Surround Sound Speaker Systems

MK Sound LCR950 Monitor Speakers, SUR950T Surround Speakers, and MX250 Subwoofer

ARTICLE INDEX

Setup and Design

The 950 Series, like virtually all MK Sound speakers, are sealed-design enclosures. The LCR950's use MK's new Pro 1" silk dome ferrofluid double magnet tweeter. The tweeter is mounted in a cast aluminum front plate bolted directly to the magnet system, which MK claims results in improved mechanical stability. Lower frequencies are handled by two 5.25" polypropylene bass/midrange drivers. The 950's rated frequency response goes to 80 Hz, no easy feat for a compact-sized sealed monitor. The 950's use MK's Phase Focused crossover, which contributes to MK's reputation for fast transient response and precise imaging. There is no dedicated "center channel" speaker, the LCR950 is intended to be used for all three front channels (left, center, right). I've said it before, but it's worth repeating: Don't underestimate the power of using timbre-matched speakers for the front channels.

At first glance the 950's appear visually identical to the 750's, but the 950's have a black satin finish and rounded edges that gives them a more polished appearance. As befitting their professional lineage, MK speakers have a utilitarian "we mean business" look to them; there's no fancy wood grain here. However, the speakers do come with sets of white gloves so you can remove them from the boxes and set them up without smudges. Classy.

The MK's all have removable, metal-mesh grilles that are magnetically attached. The back of the 950's have nine pre-drilled holes should you wish to wall-mount them. Perhaps to assist with mounting them flush to a wall, the speaker binding posts are recessed in a cavity at almost a 90 degree vertical angle that makes it nearly impossible to use banana plugs. Spade lugs or bare wire are your better options.

The slightly smaller SUR950T tripole is both a front-firing monopole and side-radiating dipole speaker. The theory is that by doing so the speaker provides both specific imaging and a diffuse enveloping soundfield, and my prior experience with MK tripole surrounds is that the theory works like a charm. The front of the SUR950T contains the same 1" tweeter and a single 5.25" mid-bass driver as the LCR950. Each side of the SUR950T contains a 3" pulp (paper) mid-tweeter mounted in true dipole fashion - each SUR950T is wired so that the driver facing the front of the room will be in phase with the front speakers. The SUR950T's are rated down to 87 Hz.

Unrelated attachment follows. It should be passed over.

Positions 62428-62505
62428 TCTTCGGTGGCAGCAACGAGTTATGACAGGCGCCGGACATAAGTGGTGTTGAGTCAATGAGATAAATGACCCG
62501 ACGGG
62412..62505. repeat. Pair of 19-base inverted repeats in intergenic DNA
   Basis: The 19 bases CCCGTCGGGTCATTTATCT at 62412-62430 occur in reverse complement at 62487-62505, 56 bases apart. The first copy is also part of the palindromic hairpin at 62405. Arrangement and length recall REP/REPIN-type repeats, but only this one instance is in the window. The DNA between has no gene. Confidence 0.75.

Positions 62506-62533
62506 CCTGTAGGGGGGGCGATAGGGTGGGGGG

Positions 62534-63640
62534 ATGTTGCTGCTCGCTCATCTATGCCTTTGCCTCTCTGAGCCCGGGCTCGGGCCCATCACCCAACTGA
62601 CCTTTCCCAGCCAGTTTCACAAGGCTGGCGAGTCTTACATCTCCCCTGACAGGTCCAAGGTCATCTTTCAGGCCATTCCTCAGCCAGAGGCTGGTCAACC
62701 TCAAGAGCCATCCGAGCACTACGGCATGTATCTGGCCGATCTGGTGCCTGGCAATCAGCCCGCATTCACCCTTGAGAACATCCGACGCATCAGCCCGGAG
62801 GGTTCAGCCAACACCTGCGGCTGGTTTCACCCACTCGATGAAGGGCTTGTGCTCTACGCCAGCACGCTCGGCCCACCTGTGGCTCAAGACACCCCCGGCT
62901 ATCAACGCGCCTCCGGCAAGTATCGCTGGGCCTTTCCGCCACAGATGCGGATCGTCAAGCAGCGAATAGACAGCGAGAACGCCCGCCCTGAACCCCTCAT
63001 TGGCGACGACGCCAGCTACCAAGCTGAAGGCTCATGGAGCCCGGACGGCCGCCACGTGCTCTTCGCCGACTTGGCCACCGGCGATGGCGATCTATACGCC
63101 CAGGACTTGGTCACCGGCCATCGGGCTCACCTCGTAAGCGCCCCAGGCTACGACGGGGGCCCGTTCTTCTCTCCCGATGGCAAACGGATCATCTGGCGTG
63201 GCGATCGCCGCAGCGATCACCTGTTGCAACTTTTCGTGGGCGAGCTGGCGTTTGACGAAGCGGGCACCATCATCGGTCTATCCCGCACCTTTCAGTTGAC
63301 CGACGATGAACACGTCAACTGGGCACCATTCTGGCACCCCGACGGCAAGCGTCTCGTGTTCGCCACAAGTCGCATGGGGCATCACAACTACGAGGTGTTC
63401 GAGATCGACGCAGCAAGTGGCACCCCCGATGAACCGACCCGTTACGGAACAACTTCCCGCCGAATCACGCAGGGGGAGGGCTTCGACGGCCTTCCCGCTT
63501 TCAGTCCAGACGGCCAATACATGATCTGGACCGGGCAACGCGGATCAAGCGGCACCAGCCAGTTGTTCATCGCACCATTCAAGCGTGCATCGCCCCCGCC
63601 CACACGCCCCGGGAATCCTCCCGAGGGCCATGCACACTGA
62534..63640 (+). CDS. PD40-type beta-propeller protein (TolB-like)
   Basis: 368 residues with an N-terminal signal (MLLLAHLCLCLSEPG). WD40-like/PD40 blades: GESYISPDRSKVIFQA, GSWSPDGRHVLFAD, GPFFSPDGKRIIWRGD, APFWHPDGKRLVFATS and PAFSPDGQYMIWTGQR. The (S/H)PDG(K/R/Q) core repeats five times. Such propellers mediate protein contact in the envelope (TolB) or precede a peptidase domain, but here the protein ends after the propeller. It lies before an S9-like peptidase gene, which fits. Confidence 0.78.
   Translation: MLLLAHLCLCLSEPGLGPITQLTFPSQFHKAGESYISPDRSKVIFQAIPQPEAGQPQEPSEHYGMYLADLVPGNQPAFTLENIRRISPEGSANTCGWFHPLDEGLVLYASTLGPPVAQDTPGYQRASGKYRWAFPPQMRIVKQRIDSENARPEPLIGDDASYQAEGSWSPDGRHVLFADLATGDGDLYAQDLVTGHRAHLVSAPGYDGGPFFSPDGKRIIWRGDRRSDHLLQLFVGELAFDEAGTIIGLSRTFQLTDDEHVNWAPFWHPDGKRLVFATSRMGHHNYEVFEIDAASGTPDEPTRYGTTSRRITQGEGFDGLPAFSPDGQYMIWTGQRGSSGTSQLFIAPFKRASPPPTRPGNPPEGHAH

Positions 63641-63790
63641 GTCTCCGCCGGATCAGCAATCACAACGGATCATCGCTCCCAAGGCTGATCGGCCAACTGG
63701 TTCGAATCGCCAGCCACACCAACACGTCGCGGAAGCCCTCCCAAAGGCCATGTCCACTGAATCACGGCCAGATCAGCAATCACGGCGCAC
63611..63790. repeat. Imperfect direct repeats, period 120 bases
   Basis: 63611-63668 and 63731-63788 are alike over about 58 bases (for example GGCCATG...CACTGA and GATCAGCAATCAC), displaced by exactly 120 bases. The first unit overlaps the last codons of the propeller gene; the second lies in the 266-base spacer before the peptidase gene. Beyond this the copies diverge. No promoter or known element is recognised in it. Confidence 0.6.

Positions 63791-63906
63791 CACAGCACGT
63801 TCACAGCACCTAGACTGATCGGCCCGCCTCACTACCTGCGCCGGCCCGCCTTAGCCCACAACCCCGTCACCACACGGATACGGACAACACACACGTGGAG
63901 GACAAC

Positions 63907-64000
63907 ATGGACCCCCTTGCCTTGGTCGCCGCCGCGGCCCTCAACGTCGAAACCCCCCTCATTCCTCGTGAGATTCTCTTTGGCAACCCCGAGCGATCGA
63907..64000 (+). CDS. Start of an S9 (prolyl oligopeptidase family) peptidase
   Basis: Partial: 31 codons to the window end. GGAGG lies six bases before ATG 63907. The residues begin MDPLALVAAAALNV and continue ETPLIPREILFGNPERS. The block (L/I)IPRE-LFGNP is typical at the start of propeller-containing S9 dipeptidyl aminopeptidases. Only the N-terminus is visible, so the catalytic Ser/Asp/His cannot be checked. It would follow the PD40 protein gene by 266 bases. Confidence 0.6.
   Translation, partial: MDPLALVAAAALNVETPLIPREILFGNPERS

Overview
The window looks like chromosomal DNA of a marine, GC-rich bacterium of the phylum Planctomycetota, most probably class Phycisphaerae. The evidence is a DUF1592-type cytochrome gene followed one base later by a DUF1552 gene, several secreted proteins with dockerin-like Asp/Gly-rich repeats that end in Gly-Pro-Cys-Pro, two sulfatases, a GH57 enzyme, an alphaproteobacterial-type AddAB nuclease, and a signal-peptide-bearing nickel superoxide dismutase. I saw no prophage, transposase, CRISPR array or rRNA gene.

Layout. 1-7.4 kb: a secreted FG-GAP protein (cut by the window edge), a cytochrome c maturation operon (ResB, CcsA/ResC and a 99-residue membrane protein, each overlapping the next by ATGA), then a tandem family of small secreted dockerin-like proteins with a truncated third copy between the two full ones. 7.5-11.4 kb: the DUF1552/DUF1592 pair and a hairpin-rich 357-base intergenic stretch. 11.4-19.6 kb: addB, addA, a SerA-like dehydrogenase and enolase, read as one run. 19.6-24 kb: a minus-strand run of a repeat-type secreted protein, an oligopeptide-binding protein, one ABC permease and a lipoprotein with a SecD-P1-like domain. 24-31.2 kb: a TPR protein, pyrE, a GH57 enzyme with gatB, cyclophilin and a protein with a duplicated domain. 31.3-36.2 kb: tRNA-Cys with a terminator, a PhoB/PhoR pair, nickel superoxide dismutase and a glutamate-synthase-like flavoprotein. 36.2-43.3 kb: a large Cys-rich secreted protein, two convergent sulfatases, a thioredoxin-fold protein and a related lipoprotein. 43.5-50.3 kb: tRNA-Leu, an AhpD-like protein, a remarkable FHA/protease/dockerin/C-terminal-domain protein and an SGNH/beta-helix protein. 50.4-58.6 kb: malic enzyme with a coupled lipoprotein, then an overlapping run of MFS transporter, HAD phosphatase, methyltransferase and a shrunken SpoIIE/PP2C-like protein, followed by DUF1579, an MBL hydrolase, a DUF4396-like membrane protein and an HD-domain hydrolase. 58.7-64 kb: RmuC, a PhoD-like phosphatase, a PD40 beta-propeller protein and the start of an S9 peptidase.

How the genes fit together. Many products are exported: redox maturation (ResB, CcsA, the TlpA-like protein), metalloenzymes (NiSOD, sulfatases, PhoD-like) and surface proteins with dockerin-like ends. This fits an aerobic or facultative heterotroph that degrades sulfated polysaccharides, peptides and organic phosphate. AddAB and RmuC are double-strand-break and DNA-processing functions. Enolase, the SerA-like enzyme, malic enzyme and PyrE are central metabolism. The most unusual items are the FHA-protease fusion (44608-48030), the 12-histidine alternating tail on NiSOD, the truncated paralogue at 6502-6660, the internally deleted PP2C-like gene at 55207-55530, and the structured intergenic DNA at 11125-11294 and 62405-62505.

The MX250 subwoofer packaged with the 950 Series is one of MK's "push-pull" designs, in which two 12" long-throw drivers are mounted with one front-firing and the other up-firing into the cabinet. The push-pull design is intended to significantly reduce even-order harmonic distortion and increase output. As a result, the MX250 is powered by a relatively modest 250 watt amplifier, and is rated down to 20 Hz. Because of the push-pull orientation, the MX250 is a tall sub (at just a shade under two feet high) and weighs 70 pounds. The back side of the MX250 contains dual line-level inputs and outputs for daisy-chaining additional subs, as well as speaker-level inputs and outputs. Phase is adjustable from 0 to 180 degrees, and a defeatable low-pass filter is adjustable from 40 to 200 Hz. The detachable power cord is two-pronged, but I still had to deal with a ground-loop when I added the MX250 to my system (ultimately cured by mixing up components and power outlets).

All 950 Series speakers are nominally rated at 4 ohms, so the MK's need to be mated with an amp/receiver that can handle driving a 4 ohm load. I hooked up the 950's to an Integra DTR-8.9 THX Ultra2 receiver, and later used the Integra as a pre/pro driven by an Emotiva XPA-3amplifier (300 watts RMS at 4 ohms), so power was not an issue.